The latest wave of feminism is striving to be intersectional.
As a white feminist, my privilege shields me from experiencing the reality for people of color. In order to truly be intersectional, I think it’s important that I abandon any sense of white fragility and face these realities head on.
How do I do that?
I listen when someone tells me about their experience when it differs from my own.
I don’t doubt the authenticity of that experience simply because it differs from my own, and if I feel uncomfortable, in any way, I examine my own feelings of discomfort to determine how my privilege impacts my worldview.
I also make an effort to learn. I read the articles challenging white feminism, and I read to understand, not to defend my own race or place of privilege. I see where past movements have often failed to include minorities and the LGBT community, but I have hope that this wave of feminism is carrying all of us this time. It’s not perfect, but I hope it’s getting there.
February is Black History Month.
People often think this month is only for black people. I won’t attempt cultural appropriation by trying to imply that Black History Month is for white people. But I do think it’s for all of us, in that we should take this opportunity to learn about people in the black community whose lives and contributions are all too often minimized in our schools. We can learn about black people’s contributions in literature, art, music, history, science, math, politics, civil rights and women’s rights.
And we can advocate for our educational system to be more inclusive all year long.
As a writer, I appreciate the power of words.
In honor of Black History Month, I offer you these 16 powerful quotes:
“I will not have my life narrowed down. I will not bow down to somebody else’s whim or to someone else’s ignorance.” ~ bell hooks
“Of course I am not worried about intimidating men. The type of man who will be intimidated by me is exactly the type of man I have no interest in.” ~ Chimamanda Ngozi Adichiev
“I’ve learned that people will forget what you said, people will forget what you did, but people will never forget how you made them feel.” ~ Maya Angelou
“I have learned that success is to be measured not so much by the position that one has reached in life as by the obstacles which he has had to overcome while trying to succeed.” ~ Booker T. Washington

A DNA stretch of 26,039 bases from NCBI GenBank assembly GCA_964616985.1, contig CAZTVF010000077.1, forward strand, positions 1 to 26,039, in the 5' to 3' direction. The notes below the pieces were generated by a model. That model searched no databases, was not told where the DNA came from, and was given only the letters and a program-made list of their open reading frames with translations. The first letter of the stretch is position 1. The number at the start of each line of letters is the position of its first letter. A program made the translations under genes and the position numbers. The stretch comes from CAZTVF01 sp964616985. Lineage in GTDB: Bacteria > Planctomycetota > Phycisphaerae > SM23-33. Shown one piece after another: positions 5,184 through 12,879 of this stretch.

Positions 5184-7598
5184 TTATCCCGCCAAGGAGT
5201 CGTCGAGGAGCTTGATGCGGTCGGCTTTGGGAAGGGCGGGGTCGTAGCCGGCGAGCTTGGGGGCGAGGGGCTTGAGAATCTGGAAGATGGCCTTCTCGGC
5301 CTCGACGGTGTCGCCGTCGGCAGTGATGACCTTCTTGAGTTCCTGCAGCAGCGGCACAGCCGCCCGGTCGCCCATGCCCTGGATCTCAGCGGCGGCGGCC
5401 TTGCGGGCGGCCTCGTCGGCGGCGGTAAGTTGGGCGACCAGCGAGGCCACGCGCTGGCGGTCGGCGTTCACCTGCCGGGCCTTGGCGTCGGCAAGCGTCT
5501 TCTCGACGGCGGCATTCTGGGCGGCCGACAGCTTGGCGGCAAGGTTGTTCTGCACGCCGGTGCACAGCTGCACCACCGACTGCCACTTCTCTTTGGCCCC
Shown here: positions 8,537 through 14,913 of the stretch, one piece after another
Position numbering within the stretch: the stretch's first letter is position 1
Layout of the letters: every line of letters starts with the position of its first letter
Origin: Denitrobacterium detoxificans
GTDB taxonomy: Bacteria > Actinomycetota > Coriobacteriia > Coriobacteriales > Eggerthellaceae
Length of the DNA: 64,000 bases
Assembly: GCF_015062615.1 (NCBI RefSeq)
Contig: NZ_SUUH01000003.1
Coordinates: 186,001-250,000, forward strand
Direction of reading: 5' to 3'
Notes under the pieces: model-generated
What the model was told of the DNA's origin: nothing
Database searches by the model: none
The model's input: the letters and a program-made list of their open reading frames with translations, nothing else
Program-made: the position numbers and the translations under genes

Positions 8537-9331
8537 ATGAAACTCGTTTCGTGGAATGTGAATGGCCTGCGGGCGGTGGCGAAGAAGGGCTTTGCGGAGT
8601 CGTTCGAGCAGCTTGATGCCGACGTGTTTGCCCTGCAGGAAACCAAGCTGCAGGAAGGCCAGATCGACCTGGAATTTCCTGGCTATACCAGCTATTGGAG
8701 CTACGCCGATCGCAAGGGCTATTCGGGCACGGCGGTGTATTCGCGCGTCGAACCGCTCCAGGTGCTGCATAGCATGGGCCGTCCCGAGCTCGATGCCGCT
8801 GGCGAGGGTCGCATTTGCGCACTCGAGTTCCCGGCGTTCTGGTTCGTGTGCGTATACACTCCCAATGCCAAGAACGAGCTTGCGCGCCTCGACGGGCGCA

“Your willingness to look at your darkness is what empowers you to change.” ~ Iyanla Vanzant
“Every great dream begins with a dreamer. Always remember, you have within you the strength, the patience and the passion to reach for the stars to change the world.” ~ Harriet Tubman
“It’s not the load that breaks you down, it’s the way you carry it.” ~ Lena Horne
“When you do the common things in life in an uncommon way, you will command the attention of the world.” ~ George Washington Carver
“You wanna fly, you got to give up the sh*t that weighs you down.” ~ Toni Morrison
“Don’t let anyone rob you of your imagination, your creativity or your curiosity. It’s your place in the world; it’s your life. Go on and do all you can with it, and make it the life you want to live.” ~ Mae Jemison
“Do not bring people in your life who weigh you down. And trust your instincts…good relationships feel good. They feel right. They don’t hurt. They’re not painful. That’s not just with somebody you want to marry, but it’s with the friends that you choose. It’s with the people you surround yourselves with.” ~ Michelle Obama
“The battles that count aren’t the ones for gold medals. The struggles within yourself—the invisible, inevitable battles inside all of us—that’s where it’s at.” ~ Jesse Owens
“It is time for parents to teach young people early on that in diversity there is beauty and there is strength. We all should know that diversity makes for a rich tapestry, and we must understand that all the threads of that tapestry are equal in value no matter their color.” ~ Maya Angelou
“I would be crunched into other people’s fantasies for me and eaten alive.” ~ Audre Lorde
“If you’re walking down the right path and you’re willing to keep walking, eventually you’ll make progress.” ~ Barack Obama
“Trust yourself. Think for yourself. Act for yourself. Speak for yourself. Be yourself. Imitation is suicide.” ~ Marva Collins
“If we accept and acquiesce in the face of discrimination, we accept the responsibility ourselves and allow those responsible to salve their conscience by believing that they have our acceptance and concurrence. We should, therefore, protest openly everything…that smacks of discrimination or slander.” ~ Mary McLeod Bethune
“Our lives begin to end the day we become silent about things that matter.” ~ Martin Luther King, Jr.
Author: Crystal Jackson
Image: Rolling Stone
Editor: Ashleigh Hitchcock